Well this is it. On Long Island, New York, at Hofstra University, an echt commuter college with an emblem and a few mockxford-style buildings, they’re setting up for the second presidential debate — and the second one Hofstra has held.
Having hosted the event in ’08, the place has turned itself into politics central. Indeed, it abolished its football team to pay for the event (“they were terrible” said one college grandee, when asked about this sacrilegious move), and the student body has taken up the new branding enthusiastically, turning the day into a huge celebration of mainstream American politics, which is a pretty quintessentially nerdy thing to do. Last time around there was a carnivalesque air, and not too much heaviness, save for around the debate area central. This time, the multitudes have descended, and the place is in lockdown.
In ’08, there were protesters and wizards wandering around the campus, tattoo artists and belly-dancers going pretty much wherever they wanted, amidst the CNN trucks and black-draped raybanned, rectangular SS agents, spirit of Obama, hope and change n all that. But the rule of modern life appears to be that you only ever get one carnivale, something fresh and spontaneous, and not quite knowing of itself. After that, the thing acquires a consciousness of itself, and ceases to be any fun. S-x, drugs, rock-n-roll n politics, the rule is general.
Getting onto Hofstra this afternoon was a nightmare — “the media centre will be open from 5am” the website announced ominously, “and we advise you to arrive early” — and it appeared likely we would be trapped in the torpid wastes of Long Island for days, if we stayed. The carnivale was either over or not yet commenced, and the main activity was a bewildering array of left and Democrat groups signing up students to register, or pledge to, or vote, in whatever their home state was, which was usually a little further down Long Island.
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So the world is turning up. But will Barack Obama? In the wake of his first debate performance — worse in the memory than in the event, though not by a great deal — he has been hammered mercilessly by the Left for his failure to turn in a strong and fighting performance, letting Mitt Romney shamelessly reposition himself as a moderate technocrat with a plan to create “12 million jobs!” — 10 million of which are illusory — his plan vetted by “six different studies” — one of them a blog, the other the American Enterprise Institute, so that’s fine then.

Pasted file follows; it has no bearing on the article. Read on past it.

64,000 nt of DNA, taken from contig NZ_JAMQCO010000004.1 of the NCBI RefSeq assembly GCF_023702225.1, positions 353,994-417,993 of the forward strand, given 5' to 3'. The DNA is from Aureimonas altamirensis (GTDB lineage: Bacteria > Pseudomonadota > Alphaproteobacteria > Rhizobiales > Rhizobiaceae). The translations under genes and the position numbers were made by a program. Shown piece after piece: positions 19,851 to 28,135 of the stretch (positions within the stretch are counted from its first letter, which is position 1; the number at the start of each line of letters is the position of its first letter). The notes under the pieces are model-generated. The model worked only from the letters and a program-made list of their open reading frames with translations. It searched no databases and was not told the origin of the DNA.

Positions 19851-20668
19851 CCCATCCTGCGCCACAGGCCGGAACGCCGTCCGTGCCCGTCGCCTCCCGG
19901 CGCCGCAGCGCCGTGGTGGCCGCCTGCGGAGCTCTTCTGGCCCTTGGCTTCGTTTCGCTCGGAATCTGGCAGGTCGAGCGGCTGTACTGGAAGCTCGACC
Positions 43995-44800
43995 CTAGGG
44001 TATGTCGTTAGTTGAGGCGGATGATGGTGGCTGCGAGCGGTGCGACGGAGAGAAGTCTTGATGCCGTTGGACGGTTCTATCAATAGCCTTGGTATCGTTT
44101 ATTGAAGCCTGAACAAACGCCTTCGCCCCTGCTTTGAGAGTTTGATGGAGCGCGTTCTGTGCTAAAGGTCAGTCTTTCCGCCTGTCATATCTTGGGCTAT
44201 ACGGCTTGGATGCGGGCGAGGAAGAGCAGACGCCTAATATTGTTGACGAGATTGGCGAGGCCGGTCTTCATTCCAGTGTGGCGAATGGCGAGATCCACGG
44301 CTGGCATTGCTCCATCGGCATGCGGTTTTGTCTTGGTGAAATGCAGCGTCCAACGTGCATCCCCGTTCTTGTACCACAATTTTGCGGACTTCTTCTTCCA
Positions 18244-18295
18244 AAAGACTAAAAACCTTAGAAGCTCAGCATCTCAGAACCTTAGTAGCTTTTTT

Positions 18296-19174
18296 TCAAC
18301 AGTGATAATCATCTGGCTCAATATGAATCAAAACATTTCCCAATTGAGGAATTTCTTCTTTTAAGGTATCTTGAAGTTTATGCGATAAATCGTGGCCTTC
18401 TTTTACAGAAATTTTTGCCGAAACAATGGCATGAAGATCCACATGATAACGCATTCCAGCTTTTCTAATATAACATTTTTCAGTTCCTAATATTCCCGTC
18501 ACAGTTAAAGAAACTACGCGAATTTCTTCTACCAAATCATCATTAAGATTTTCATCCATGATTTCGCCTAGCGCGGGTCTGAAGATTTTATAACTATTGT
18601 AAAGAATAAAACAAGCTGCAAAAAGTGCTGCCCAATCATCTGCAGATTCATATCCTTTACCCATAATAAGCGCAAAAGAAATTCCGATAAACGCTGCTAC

Prior to the debate former Michigan governor Jennifer Granholm had gently chided Barry on air for not doing his homework, and urged him to “get thee to debate camp”, Obama skiving off and, y’know, running the country. Those words must be echoing in his ears, so booming, really. The first debate was seen by 60 million people, twice the number who saw the acceptance speech from either Convention. For 10 million or more, it was the first conscious engagement with the election so far, and after it was concluded, Obama’s numbers started heading south. They stopped sliding a few days later, but by then the damage was done.
The melancholy news for team Blue is that Mitt Romney is in striking distance of the White House — an amazing anti-feat by the Obama campaign, given that Romney needed either five big swing states and a small one, for victory — or eight states if denied Ohio or Florida. In the wake of Romney’s “47%-gate” embarrassment, all these states showed an Obama lead — save for Indiana, which has already been written off, and North Carolina, which was balanced on a knife edge. Now, the map is starting to turn pink for “leans Republican”. Florida, leaning to Obama by about 1% is now around 3% leaning to Romney, according to poll averages, while the lead in Virginia has changed three times in as many days (Obama now leads by 0.5%). Ohio, where Obama once enjoyed a lead of up to 8% by some polls, is now at 3%. Romney leads in Colorado by a smidgen, and Obama by the same measure in Nevada. North Carolina looks gone, with a near 5% lead by Romney. Nevertheless, should the vote follow the polls — and as they are aggregates, the error margin is lower than any single poll — then Obama will win comfortably (electoral college-wise at any rate), and all this will look like a flap in retrospect, we’ll go round saying “Barry got this” again, and, y’know, NUBO.